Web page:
June 11, 2015
- Real GDP growth for the first quarter of 2015 was revised down to –0.7% on an annual basis. The weakness in the first quarter is attributable to a number of transitory factors, including a sharp drop in net exports, which pushed real GDP growth down by almost two full percentage points.
- We remain optimistic that the economy will rebound in the second quarter. The dollar appears to be stabilizing, the overall outlook for our trade partners is improving, and the West Coast port slowdown has been resolved, thus alleviating some of the conditions damping net exports.
- Several indicators suggest the economy is on better footing than GDP growth numbers indicate. Growth in employment and real incomes is solid, household wealth is improving, and the stock market is buoyant. In addition, monetary policy remains highly accommodative. In light of these conditions, we expect real GDP growth to move above its trend rate of 2% during the remainder of 2015. Absent other forces, and with employment and inflation at or near mandate levels, we expect the economy to settle around trend in the second half of 2016.
- Employment data show that 280,000 new jobs were created in May. This marks a significant rebound from March and April. In addition, the employment cost index shows signs that labor compensation is starting to pick up. These factors should provide a more solid foundation for household income, which in turn should boost consumer spending.
- Labor force participation also rose in May, outpacing job creation. Consequently, the unemployment rate ticked up to 5.5% in May. We expect the unemployment rate to slowly edge down as job market conditions continue to normalize.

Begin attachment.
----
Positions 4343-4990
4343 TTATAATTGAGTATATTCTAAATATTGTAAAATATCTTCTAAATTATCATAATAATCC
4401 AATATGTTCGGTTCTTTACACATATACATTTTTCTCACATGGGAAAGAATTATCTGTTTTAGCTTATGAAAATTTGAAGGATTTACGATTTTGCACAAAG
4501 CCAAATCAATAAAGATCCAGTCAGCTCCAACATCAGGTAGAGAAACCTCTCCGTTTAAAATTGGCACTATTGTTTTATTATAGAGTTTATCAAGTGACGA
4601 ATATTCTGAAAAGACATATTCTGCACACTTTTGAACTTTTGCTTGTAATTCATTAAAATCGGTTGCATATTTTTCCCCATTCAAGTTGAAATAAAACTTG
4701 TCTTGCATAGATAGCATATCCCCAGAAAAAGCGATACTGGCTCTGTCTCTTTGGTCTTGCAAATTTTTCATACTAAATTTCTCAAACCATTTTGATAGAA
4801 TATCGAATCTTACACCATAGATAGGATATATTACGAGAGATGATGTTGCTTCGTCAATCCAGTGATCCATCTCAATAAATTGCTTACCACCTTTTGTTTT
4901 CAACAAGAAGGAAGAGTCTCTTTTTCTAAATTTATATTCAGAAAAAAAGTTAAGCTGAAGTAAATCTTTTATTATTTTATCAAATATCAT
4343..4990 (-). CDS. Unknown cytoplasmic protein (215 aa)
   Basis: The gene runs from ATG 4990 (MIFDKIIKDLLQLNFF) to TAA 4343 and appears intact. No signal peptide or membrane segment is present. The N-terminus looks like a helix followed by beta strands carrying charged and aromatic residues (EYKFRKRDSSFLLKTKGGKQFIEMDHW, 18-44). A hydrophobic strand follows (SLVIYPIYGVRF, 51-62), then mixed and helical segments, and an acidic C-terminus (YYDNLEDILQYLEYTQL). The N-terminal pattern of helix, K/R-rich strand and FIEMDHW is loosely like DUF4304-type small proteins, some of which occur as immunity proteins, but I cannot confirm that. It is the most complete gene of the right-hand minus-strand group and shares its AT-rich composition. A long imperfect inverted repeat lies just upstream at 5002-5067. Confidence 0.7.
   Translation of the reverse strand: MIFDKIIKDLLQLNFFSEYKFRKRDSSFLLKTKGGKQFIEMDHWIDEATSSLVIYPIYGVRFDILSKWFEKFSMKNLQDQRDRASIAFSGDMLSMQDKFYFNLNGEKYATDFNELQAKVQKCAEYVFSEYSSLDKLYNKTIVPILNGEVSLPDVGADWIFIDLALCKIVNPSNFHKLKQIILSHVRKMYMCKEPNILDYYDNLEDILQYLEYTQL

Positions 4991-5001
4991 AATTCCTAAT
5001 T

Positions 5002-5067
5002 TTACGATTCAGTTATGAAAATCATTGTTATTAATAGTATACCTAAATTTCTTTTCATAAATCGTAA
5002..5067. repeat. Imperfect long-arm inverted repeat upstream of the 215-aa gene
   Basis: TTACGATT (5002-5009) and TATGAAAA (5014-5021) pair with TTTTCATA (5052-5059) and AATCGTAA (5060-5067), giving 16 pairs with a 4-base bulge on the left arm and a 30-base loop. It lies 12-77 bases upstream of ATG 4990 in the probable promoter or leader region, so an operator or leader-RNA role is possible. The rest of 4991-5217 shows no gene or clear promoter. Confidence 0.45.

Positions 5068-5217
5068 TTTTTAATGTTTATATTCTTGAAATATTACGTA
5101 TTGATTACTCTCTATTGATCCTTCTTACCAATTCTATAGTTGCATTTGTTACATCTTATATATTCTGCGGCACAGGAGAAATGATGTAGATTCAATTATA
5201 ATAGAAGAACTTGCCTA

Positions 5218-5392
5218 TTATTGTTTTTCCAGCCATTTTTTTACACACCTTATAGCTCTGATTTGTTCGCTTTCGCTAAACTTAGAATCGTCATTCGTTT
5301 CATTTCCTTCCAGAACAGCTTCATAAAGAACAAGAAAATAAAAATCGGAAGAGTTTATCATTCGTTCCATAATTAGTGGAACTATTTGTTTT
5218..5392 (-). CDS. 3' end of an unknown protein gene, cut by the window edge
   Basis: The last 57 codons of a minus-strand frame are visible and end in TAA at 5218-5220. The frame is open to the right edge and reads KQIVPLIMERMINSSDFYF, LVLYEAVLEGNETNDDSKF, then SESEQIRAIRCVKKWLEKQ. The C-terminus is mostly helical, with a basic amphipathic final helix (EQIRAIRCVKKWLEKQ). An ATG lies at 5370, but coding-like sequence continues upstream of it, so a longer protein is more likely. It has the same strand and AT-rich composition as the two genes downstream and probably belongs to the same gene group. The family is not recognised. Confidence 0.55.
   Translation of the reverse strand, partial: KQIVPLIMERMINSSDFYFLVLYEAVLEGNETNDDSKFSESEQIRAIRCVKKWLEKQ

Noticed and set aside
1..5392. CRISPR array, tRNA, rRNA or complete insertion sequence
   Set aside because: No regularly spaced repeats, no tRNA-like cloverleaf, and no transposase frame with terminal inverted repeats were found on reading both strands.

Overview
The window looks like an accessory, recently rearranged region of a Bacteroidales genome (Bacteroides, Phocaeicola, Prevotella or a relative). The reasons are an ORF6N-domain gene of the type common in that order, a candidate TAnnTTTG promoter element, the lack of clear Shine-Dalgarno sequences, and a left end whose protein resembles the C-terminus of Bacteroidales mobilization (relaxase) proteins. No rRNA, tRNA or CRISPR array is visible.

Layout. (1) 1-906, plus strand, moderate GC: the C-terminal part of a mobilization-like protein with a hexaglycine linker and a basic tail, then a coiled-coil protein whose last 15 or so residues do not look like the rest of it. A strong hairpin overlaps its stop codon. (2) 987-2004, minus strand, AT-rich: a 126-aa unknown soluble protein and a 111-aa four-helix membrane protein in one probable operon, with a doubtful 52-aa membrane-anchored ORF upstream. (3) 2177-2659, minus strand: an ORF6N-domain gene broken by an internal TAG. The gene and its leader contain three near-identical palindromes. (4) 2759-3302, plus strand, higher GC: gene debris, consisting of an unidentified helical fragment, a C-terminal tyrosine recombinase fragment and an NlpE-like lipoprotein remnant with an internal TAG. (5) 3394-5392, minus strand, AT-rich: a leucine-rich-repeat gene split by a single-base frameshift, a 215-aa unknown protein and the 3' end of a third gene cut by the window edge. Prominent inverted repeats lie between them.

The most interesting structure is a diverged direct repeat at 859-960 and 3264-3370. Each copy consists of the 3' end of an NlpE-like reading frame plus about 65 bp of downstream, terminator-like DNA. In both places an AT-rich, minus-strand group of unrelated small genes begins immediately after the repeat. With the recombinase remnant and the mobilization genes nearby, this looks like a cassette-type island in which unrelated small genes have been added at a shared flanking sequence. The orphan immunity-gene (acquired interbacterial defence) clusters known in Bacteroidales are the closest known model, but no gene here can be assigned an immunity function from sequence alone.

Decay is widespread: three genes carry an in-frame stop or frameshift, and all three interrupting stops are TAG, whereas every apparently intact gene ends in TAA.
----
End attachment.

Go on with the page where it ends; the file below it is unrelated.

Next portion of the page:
- Several factors, including strong dollar appreciation and falling gasoline prices, continue to weigh down headline personal consumption expenditures (PCE) price inflation, which rose only 0.1% at an annual rate in the twelve months through April. Core PCE inflation, which removes volatile food and energy prices, proved more resilient, rising 1.2% percent over the past 12 months through April. As some of the downward forces on inflation dissipate and real GDP growth picks up, we expect core PCE price inflation to move gradually toward the Federal Open Market Committee’s 2% target.
- The continued anchoring of long-term inflation expectations is an important ingredient in our inflation outlook. When expectations for future inflation are well-anchored—that is, closely aligned with the Federal Reserve’s long-run inflation objective of 2%—households and businesses tend to view deviations of actual inflation from the target as temporary and will base their wage and price decisions on the Fed’s target. Thus, well-anchored expectations make it easier for the central bank to effectively hit its inflation objective.
- Surveys provide a direct measure of inflation expectations. One commonly used measure of U.S. inflation expectations is the Survey of Professional Forecasters (SPF). The median SPF forecast for PCE inflation over the 5 to 10 years ahead rose from near 2% in the first quarter of 2007 to 2.5% in mid-2009, before falling back to 2% by the end of 2014. The range of survey respondents’ forecasts also widened between 2009 and 2011, but has recently narrowed.
- The sample of forecasters can be split into two groups based on their accuracy in projecting short-term inflation. “Accurate” forecasters are defined as those with below-average forecast errors, while “inaccurate” forecasters make above-average forecast errors.
- Inaccurate forecasters explain most of the rise in the median long-term inflation forecast between 2009 and 2011. These forecasters disproportionately raised their long-term inflation forecasts as the Federal Reserve responded to the financial crisis with monetary accommodation, but later lowered them back closer to their pre-crisis median. This group also appears to have widened the range of forecasts between 2009 and 2011.
- Since the inaccurate group’s projections have moved back down, the overall estimates from the survey suggest that long-term inflation expectations are currently in line with the Fed’s 2% inflation goal.
The views expressed are those of the author, with input from the forecasting staff of the Federal Reserve Bank of San Francisco. They are not intended to represent the views of others within the Bank or within the Federal Reserve System. FedViews generally appears around the middle of the month. Please send editorial comments to Research Library.